Eli Lilly has been playing catch-up in the psoriasis market ever since it launched its drug to treat the condition, Taltz, last spring into a crowded field dominated by Novartis’ Cosentyx. But if second-quarter results are any indication, Lilly is proving to be a formidable competitor.
Sales of Taltz skyrocketed 618% year-over-year to $138.7 million, which handily beat the consensus analyst estimate of $122 million. Other new medications also outperformed, including diabetes treatments Jardiance, up 157% to $103.2 million, and Trulicity, which rose 139% to $480.2 million.
All told, Lilly’s revenues jumped 8% to $5.8 billion during the second quarter. The company’s non-GAAP net income was up 30% to $1.2 billion (95 cents a share). Analysts had been boosting their sales forecasts over the last month but were still pleasantly surprised, having expected $5.6 billion in sales.
“Net-net, today’s earnings update is good news,” wrote Leerink analyst Seamus Fernandez in a morning note to investors. He did add, however, that the pressure will be on Lilly to continue delivering standout results to justify its stock price, which is up 15% for the year.
Towards that end, Lilly’s executives spent much of the conference call after the earnings release telling investors how it plans to be competitive in the red-hot market for cancer drugs. The company has charted some successes in oncology—notably Cyramza to treat gastric cancer, which was up 27% during the quarter to $186.3 million. But Levi Garraway, Lilly’s new senior vice president of global development and medical affairs, acknowledged during the call that Lilly would need to prioritize many more medicines that change the standard of care in cancer if it’s to compete in new treatment modes like immuno-oncology and mutation-specific tumor targeting.
Much of the company’s new strategy will hinge on testing patients in clinical trials for mutations and other molecular characteristics that will boost the chances of success and help overcome treatment resistance in targeted patient populations. So Lilly is prioritizing seven oncology drugs in its pipeline, including prexasertib, a CHK1 inhibitor being tested in high-grade ovarian cancer. In early trials, 35% of patients with a particular BRCA mutation responded to the experimental drug, Garraway said.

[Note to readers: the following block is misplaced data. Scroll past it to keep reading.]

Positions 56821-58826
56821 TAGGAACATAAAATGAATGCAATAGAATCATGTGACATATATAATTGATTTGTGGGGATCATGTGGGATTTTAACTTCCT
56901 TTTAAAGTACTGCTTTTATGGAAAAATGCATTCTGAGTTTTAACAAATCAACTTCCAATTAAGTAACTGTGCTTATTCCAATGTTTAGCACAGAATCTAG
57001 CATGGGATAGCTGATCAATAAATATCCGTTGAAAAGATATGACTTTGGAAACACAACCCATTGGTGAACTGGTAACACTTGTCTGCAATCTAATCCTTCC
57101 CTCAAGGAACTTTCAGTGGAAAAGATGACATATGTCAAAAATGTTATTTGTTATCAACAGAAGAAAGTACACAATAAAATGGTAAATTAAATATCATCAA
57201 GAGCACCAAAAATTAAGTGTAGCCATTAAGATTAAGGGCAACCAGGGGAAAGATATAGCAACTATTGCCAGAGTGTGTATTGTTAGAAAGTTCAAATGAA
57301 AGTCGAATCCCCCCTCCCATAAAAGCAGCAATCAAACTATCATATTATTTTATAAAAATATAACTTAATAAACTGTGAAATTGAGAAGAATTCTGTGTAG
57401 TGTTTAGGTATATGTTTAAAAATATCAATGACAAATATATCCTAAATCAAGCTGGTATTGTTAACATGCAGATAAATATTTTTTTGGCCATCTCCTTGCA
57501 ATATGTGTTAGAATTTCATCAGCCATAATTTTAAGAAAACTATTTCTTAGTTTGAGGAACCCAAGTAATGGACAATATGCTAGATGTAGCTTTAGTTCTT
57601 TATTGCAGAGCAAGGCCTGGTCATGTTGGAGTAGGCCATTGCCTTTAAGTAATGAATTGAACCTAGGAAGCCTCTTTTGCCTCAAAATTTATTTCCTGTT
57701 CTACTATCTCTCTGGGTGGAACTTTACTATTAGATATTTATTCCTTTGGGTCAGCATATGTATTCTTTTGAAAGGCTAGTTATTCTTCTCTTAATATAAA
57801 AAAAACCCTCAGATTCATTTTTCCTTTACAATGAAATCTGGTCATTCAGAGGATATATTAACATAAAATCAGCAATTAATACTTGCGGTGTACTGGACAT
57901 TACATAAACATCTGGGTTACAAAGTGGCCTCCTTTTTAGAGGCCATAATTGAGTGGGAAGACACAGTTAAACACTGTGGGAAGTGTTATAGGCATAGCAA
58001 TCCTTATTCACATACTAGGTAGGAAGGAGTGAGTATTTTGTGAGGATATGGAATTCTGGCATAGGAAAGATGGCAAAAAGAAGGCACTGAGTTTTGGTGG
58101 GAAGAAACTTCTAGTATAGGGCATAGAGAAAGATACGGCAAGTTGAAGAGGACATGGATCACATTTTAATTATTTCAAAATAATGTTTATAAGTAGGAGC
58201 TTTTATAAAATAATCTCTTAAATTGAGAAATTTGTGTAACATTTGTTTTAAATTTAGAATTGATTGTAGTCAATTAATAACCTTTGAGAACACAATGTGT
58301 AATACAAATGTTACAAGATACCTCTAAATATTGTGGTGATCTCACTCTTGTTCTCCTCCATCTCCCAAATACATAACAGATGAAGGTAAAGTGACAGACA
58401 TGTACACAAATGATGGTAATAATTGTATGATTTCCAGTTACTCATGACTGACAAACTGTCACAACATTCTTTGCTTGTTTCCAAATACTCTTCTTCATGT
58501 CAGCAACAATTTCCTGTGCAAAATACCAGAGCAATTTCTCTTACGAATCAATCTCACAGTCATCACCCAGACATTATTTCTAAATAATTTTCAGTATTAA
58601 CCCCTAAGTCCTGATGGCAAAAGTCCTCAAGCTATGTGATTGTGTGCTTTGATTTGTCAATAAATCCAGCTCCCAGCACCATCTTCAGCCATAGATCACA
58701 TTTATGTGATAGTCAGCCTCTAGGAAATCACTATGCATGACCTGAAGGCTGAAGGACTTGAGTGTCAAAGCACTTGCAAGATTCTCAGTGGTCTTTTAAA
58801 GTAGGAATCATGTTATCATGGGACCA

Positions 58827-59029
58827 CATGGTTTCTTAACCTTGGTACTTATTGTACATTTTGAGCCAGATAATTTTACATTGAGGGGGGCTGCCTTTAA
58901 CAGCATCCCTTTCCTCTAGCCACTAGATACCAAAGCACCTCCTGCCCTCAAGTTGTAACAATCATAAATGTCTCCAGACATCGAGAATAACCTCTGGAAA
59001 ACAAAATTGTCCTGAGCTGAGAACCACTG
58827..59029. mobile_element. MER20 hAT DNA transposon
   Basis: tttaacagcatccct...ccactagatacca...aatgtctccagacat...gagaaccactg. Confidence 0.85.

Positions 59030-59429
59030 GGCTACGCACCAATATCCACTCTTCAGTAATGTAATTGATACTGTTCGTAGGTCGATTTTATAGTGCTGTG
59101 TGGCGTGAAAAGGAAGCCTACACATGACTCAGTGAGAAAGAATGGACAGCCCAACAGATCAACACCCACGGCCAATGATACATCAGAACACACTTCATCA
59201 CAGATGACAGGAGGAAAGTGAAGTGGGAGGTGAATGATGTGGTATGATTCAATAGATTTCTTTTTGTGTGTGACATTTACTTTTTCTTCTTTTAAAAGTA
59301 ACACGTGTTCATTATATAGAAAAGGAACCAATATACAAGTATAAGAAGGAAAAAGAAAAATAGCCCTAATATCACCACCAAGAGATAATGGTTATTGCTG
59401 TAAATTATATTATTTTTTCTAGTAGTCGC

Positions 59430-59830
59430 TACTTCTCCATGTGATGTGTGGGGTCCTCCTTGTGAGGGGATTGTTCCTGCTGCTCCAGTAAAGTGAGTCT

“Together, these assets have the potential to be foundational agents or to anchor foundational regimens,” Garraway said during the call. Lilly intends to test many of its oncology drugs in combination with other cancer drugs that are in trials or already marketed, he added. “We remain excited about the quality of our compounds but believe that the optimal development path will be best implemented in partnership with external entities that have specific or niche biological expertise,” he said. Lilly also intends to aggressively pursue acquisitions of early-stage immuno-oncology assets, executives said.
The pressure on Lilly to continue to drive innovations out of its pipeline is only intensified by patent losses on key blockbusters. Strattera to treat ADHD, for example, was down 17% for the quarter to $186.6 million. Lilly’s $1.5 billion ED blockbuster Cialis scored a bit of a reprieve last week, reaching a settlement that will extend its patent through September of next year. But the product is showing its age: Sales were flat at $627 million, driven largely by price increases, the company said.
Lilly’s pipeline challenge has been highlighted recently by beleaguered baricitinib, its much anticipated JAK inhibitor to treat rheumatoid arthritis, which was handed a surprise “complete response” letter from the FDA in April. In a separate announcement today, the company said it would take a minimum of 18 months to address the FDA’s concerns. The agency has suggested a new clinical trial would be necessary to prove that the risk/benefit profile is acceptable, according to Lilly.
The delay was surprising to some analysts, including Tim Anderson of Bernstein, who declared in a note to investors that Lilly’s management recently “indicated it was hopeful a resubmission might occur in early 2018—not happening!”
Lilly CEO Dave Ricks said the company remains committed to baricitinib, even after one analyst pointed out that the rheumatoid arthritis field is already crowded with entrenched players. When will the company just give up, she wondered?
Ricks replied that Lilly is “a long way” from giving up. After discussions with the FDA, the company has “clarity on what the FDA’s point of view is. It’s just not our point of view,” he conceded. But give up? Not a chance, he said. “It’s definitely disappointing but we’re committed.”